As music and memory are so interconnected, you must be aware of songs that bring up negative memories and emotion for you. I try to refrain from listening to music that produces negative memories (and emotions) in myself, such as songs that my ex-boyfriend frequently listened to. Certainly there are songs that bring up positive memories and emotions as well.  Music can inspire empowerment through lyrics that show triumph and overcoming. It can inspire connectiveness and the feeling that “I am not alone.”  Songs can tell stories, beg you to think about issues and, reversely, invite you to get absorbed in the aesthetics.

In this way, music can be used as a distraction from current unpleasantness or pain. In times of stress or crisis, listening to music can reduce feelings of anxiety and depression. Calm, instrumental pieces can be used in relaxation techniques.  There have been several studies that even suggest  music can improve memory. One such study reports that, “[a]utobiographical recall in patients with dementia improves significantly when music is playing…” (Lancet).

I am, by no means, even close to an expert on music. But I do know this, when I’m having a terrible, stressful day, when nothing seems to be going “right” and I feel myself sinking into depression and anxiety, music helps. As I listen to Andy Grammer’s “Keep Your Head Up”, singing along to the lyrics, it doesn’t solve my problems or make everything better, but in that moment I can focus on the words in the song and I can believe that I’m going to, “turn out fine.” Sometimes a brief moment, such as this, allows me to alter my mood and offers positive thinking an entrance.

Only rainbows after rain
The sun will always come again and
It’s a circle, circling around again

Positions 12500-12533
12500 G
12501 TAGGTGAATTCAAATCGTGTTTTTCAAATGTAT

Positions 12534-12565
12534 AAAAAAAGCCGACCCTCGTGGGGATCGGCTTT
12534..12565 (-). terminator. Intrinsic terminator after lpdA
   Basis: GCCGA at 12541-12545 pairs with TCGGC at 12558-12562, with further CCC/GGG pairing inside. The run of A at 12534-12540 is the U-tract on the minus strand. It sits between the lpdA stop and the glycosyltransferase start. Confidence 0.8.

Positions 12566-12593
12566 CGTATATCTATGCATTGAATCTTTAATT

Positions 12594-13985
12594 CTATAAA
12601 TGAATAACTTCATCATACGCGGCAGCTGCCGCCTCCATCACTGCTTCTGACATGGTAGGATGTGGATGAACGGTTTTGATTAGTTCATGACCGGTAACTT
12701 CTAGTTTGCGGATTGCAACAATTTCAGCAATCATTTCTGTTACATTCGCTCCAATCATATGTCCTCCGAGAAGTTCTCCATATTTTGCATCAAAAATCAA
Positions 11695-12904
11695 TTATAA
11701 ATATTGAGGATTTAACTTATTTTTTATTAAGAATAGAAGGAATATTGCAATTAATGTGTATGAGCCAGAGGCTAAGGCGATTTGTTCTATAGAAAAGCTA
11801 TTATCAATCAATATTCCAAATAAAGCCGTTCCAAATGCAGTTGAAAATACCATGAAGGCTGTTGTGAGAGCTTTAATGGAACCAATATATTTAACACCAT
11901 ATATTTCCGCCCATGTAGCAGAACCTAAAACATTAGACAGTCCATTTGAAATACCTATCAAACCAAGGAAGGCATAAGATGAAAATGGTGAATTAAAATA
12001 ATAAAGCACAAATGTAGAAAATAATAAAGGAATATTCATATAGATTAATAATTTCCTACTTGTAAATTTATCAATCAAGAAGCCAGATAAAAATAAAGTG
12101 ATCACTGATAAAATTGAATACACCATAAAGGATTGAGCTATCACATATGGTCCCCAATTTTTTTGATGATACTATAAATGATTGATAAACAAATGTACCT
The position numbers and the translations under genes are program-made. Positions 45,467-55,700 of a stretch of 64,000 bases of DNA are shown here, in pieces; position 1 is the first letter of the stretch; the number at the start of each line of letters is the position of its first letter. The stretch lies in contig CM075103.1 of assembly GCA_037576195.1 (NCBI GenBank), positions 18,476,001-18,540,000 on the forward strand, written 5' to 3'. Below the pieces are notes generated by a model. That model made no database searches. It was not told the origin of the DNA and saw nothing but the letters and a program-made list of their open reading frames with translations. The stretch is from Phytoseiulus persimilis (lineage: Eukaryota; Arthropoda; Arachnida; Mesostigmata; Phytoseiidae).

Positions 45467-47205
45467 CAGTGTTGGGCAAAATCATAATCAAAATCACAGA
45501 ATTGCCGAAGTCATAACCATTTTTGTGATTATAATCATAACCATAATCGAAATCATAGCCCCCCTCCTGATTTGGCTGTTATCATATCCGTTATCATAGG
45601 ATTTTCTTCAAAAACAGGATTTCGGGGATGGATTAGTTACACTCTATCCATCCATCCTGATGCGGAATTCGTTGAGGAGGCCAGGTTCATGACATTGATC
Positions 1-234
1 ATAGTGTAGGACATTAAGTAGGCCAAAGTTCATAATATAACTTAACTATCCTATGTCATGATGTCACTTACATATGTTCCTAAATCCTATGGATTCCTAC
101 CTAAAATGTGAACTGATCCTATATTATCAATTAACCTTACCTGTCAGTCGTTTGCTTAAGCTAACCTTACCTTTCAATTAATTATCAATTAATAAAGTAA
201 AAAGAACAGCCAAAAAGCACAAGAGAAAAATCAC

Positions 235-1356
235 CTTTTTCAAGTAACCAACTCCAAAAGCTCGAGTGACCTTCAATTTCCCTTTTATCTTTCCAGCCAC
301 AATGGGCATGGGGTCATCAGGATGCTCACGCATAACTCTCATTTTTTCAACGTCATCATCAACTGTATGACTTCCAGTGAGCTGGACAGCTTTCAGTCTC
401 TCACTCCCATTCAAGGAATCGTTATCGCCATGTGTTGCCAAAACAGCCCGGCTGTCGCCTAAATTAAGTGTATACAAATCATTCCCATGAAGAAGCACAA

It comes around again

Procrastination

I have so much to do.

Not just today, but everyday. Always. I’m a mother of two daughters who are three and seven. They take dance lessons and swim lessons. They have health issues that require doctor appointments and tests. They need lunches packed, homework help, stories read, projects planned and all the amazing things that go along with being three and seven. Including tantrums and dramatics.  I’m attending school for social work and I’ve set a goal to achieve a high GPA. This requires research, homework, papers, traveling to and from school, etc. I live in a house with my kids, my partner and our four pets. Four pets that require a lot of care and attention. And the house? That requires a lot of attention as well. I have chronic health issues that require appointment to doctors, therapies, medications and the need to sometimes slow down and take care of myself. And this isn’t even mentioning half of the things required daily and those that surprisingly pop up.

I have a lot to do. And, I’m sure, so do you.

It can get overwhelming fairly quickly. The easiest way to not get overwhelmed is, of course, to just not do it. Procrastination. I swear it was invented just for me. But despite the desire to just put things off, many of these things simply must be done.

Here’s one way I manage my procrastination: I make a list. A list?, you say. Yes, a list.

Remember to get some milk. Don’t forget to pick up the prescription! I need to start that paper for school! Laundry needs to be folded… I should email Mary…etc.

When the thoughts of all I need to do are flying through my head…instead of ignoring them, I write a list. I write mine on whatever paper is nearby. I’ve even written them on napkins because that’s what was available in the moment. I jot the items down in shorthand, as they come to me. And once I begin writing it’s not unusual for things to appear that I hadn’t realized I needed to do. Just write.